Last week, my colleague David Cohen previewed the FCC’s efforts to develop a National Broadband Plan. Monday was the day when the FCC began receiving comments from the public, and they’ve been flooded with thousands of (virtual) pages responding to the hundreds of questions the Commission asked. You can read Comcast’s comments here.
Broadband is changing everything in America: how we work, learn, and pay our bills; how we order our prescriptions and renew our driver’s licenses; how we communicate with friends, family and strangers around the world – by text, by voice, by photos and videos and social networks. Broadband increases productivity and improves government services and the delivery of healthcare. Increasingly, we will rely on broadband to manage our nation’s electric grid, reduce our need to commute or travel on business, and – of course – entertain and inform ourselves in new and exciting ways. And broadband promises to be a major input in our nation’s economic recovery.
For these and many other reasons, we believe that the single most important thing the FCC can do is to make sure that every American has the chance to obtain and use broadband Internet service. We think that there should be two top priorities for the plan: (1) getting broadband Internet service in front of the roughly 10 million homes in the U.S. that don’t have access to it (i.e., it doesn’t go by the front door), and (2) breaking down the barriers to “adoption” (i.e., subscribing to broadband Internet service) in the roughly 40 million households that have access to it but don’t subscribe.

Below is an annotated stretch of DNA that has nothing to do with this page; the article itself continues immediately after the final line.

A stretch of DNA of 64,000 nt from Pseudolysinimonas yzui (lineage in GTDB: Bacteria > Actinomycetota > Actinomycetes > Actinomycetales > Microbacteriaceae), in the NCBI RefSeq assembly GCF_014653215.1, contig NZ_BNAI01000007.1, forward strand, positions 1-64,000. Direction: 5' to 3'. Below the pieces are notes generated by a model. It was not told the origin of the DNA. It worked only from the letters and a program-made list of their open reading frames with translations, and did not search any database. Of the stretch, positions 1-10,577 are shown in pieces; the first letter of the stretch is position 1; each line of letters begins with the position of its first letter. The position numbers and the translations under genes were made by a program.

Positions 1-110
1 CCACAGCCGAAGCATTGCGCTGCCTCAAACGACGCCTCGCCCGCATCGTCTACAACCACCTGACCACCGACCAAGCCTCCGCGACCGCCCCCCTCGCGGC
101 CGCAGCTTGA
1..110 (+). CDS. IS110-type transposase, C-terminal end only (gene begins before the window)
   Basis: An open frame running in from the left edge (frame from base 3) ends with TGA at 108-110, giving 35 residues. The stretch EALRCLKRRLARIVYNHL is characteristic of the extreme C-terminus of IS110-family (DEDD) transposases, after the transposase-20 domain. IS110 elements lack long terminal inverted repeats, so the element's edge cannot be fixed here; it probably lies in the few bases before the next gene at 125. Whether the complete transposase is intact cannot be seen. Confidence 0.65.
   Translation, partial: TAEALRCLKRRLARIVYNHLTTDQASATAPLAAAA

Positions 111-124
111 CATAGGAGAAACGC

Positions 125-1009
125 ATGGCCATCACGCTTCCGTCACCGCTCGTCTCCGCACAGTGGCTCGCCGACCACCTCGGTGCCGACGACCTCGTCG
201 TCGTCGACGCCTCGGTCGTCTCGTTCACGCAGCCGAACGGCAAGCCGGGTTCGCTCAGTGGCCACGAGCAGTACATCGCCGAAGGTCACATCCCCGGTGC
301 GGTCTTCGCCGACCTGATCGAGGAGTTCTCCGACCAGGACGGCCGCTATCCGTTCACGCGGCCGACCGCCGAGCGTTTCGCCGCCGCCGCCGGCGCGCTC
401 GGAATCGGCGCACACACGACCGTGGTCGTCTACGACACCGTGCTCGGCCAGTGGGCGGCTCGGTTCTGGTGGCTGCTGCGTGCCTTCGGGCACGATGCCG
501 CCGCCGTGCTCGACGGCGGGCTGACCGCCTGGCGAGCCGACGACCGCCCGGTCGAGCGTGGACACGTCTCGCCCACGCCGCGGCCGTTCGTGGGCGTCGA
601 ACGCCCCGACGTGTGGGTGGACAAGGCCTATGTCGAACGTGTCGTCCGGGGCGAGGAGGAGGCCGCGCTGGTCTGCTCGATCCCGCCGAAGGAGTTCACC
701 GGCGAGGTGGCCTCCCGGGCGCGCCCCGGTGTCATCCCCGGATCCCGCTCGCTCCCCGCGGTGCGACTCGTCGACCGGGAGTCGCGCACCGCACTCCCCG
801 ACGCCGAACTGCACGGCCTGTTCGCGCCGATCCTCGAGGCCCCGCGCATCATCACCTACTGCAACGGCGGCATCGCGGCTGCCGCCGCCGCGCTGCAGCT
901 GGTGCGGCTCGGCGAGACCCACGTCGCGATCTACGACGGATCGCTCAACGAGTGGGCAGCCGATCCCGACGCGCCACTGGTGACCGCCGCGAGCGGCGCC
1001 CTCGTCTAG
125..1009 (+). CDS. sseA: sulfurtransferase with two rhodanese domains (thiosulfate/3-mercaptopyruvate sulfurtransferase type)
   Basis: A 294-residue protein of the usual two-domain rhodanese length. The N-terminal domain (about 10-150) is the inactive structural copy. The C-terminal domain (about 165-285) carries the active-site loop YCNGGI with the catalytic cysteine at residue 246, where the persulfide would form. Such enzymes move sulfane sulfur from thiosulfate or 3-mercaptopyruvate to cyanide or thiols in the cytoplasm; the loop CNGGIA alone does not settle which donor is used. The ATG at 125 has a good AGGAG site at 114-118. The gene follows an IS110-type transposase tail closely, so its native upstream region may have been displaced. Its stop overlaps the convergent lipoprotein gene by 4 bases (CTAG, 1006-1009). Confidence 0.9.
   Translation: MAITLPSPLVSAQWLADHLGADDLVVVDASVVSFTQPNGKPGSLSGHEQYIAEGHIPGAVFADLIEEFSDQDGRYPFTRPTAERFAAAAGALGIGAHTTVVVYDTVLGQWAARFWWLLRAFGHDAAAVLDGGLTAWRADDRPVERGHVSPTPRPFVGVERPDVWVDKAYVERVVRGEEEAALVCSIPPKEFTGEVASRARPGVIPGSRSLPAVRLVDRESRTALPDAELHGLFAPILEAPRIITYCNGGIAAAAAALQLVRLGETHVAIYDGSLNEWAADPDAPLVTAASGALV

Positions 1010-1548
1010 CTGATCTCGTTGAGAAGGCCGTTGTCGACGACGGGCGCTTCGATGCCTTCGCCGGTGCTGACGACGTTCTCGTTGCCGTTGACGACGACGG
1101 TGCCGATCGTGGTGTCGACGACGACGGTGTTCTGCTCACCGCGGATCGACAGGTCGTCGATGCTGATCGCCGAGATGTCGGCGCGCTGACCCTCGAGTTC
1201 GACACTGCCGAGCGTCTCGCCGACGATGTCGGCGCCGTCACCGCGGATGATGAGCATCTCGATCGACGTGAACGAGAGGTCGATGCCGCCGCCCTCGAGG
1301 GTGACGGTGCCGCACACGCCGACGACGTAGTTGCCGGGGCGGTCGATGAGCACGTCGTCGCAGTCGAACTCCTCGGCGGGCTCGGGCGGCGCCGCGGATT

As those numbers suggest, “adoption” is four times as big a challenge as “access,” and we think it deserves commensurate attention. If we pursue smart, cost-effective policies to close the geographic gap and the adoption gap, then (as David Cohen put it) “America will soon become the most connected nation on Earth.”
Our comments to the FCC emphasize that a National Broadband Plan cannot belong to the FCC alone. The entire Federal government has a role to play. In this broadband age, too many of our agencies of government still have narrowband policies – they have not fully embraced the potential efficiencies, savings, and quality improvements that broadband Internet service can bring to how the departments of government operate and how they serve the public.
We’ve gleaned dozens of good ideas – from states like Oregon and California that have taken a holistic approach to broadband, from think-tanks like the Aspen Institute and the Information Technology and Information Foundation, and from our own experience – on ways to change government policies to take maximum advantage of broadband. We’ve encouraged the FCC to tap expertise from the public, private, and not-for-profit sectors to build a winning Plan. And we’ve reminded the FCC that Comcast has done its part to bring broadband everywhere – today’s news about the introduction of Extreme 50 in the D.C. area is just the latest example — and that we’re prepared to keep investing and innovating to expand the reach, the speed, and the capacity of our broadband networks, competing head-to-head with phone, wireless and satellite companies to provide the best broadband Internet experience.
We’d welcome your thoughts on the ideas we shared with the FCC. And we’ve already started reading the comments that others have filed with the FCC, about which we’ll write more in the next few days.